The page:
Motherhood can fuel your motivation for your entrepreneurial endeavors, while your business can provide funding and resources to support your family. Building a team not only provides social support but also professional support by linking you with ideas and connections that enhance both your parenting skills and your business operations.
When you’re a mompreneur, parenting, business, and networking are all intricately interconnected. Taking away one component can weaken the other.
Allocating time for each individual mompreneur differs slightly. For example, some may want to start their own community from the ground up, while others may want to find and join an already established group. Both methods take different levels of time commitment and brainpower. It’s best to go for the options that work best for you based on your current lifestyle and schedule.
Build Your Passion-Based Community Today
There’s no better time to start a business than the present. Start thinking right now about how you can either grow your own community or plug into an existing community for mompreneurs like you.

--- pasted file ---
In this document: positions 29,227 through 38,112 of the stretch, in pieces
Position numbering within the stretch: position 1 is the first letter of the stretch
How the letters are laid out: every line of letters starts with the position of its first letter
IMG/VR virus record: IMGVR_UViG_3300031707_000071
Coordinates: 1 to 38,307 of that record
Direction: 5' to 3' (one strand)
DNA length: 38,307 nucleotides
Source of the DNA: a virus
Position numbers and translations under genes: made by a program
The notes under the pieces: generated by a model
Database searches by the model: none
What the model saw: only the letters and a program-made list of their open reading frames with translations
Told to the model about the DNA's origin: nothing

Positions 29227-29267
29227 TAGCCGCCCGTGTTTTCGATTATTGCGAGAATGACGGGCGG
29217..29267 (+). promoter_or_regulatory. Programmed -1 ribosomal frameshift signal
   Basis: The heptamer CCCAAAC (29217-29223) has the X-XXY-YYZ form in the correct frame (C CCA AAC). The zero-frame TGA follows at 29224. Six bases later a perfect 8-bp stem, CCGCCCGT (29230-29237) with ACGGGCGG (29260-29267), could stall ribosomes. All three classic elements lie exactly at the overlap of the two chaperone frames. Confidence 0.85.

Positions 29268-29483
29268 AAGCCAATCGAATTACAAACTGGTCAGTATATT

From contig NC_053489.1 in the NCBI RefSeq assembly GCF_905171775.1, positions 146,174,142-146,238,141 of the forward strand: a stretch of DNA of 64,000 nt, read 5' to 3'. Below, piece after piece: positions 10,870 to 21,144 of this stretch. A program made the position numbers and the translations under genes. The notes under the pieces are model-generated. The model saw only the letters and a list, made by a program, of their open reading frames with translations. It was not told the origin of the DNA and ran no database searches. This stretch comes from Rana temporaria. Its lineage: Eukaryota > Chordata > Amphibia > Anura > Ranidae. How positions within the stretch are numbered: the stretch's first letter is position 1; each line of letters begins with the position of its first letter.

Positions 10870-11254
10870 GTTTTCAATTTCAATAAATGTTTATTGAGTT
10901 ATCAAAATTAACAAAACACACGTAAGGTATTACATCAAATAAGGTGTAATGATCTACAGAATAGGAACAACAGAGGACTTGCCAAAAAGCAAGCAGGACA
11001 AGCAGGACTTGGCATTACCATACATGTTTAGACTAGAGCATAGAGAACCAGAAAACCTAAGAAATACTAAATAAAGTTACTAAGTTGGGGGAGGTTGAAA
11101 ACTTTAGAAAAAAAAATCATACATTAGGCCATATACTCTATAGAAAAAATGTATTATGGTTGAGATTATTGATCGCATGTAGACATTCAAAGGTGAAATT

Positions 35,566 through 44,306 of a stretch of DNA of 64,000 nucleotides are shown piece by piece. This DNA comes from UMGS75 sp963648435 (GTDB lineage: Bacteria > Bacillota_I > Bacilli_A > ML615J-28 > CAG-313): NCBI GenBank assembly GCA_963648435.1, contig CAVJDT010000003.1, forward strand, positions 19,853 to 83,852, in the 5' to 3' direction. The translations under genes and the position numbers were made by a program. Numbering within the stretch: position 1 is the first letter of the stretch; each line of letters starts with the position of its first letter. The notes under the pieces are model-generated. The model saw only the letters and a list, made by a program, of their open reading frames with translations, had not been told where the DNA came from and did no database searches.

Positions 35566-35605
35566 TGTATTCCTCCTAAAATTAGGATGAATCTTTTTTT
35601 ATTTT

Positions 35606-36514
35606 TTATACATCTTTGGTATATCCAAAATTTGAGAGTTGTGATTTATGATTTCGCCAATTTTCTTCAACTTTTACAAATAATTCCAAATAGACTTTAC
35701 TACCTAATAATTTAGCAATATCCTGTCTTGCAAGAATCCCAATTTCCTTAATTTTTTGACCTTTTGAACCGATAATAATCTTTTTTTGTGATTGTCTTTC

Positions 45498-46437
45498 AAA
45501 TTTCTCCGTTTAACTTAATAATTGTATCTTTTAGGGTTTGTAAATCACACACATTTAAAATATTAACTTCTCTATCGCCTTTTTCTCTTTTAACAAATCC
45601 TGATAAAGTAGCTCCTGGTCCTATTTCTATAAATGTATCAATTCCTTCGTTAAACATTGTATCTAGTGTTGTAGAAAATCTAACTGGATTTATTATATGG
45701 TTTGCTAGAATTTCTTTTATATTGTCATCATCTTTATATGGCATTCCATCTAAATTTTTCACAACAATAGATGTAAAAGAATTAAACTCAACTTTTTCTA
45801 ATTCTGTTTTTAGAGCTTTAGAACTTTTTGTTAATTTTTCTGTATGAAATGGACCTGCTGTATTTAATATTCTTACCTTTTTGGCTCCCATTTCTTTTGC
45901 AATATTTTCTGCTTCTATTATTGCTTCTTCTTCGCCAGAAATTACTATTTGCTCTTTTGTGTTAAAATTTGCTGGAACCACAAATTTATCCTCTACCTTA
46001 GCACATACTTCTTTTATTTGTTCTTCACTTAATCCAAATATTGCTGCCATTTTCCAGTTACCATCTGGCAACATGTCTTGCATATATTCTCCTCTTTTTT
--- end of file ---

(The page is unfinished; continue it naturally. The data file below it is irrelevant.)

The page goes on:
Remember that being inclusive and sharing a focused purpose are key elements of a strong community. You can start looking for a group to join or start your own on sites like Meetup.com, Facebook.com, or Eventbrite.com.
Conclusion: The journey of a mompreneur is not just about entrepreneurship; it’s about building a community fueled by shared passions, mentorship, and a commitment to achieving common goals. By embracing diversity and advocating for healthy families, mompreneurs can create a powerful network that enriches both their personal and professional lives.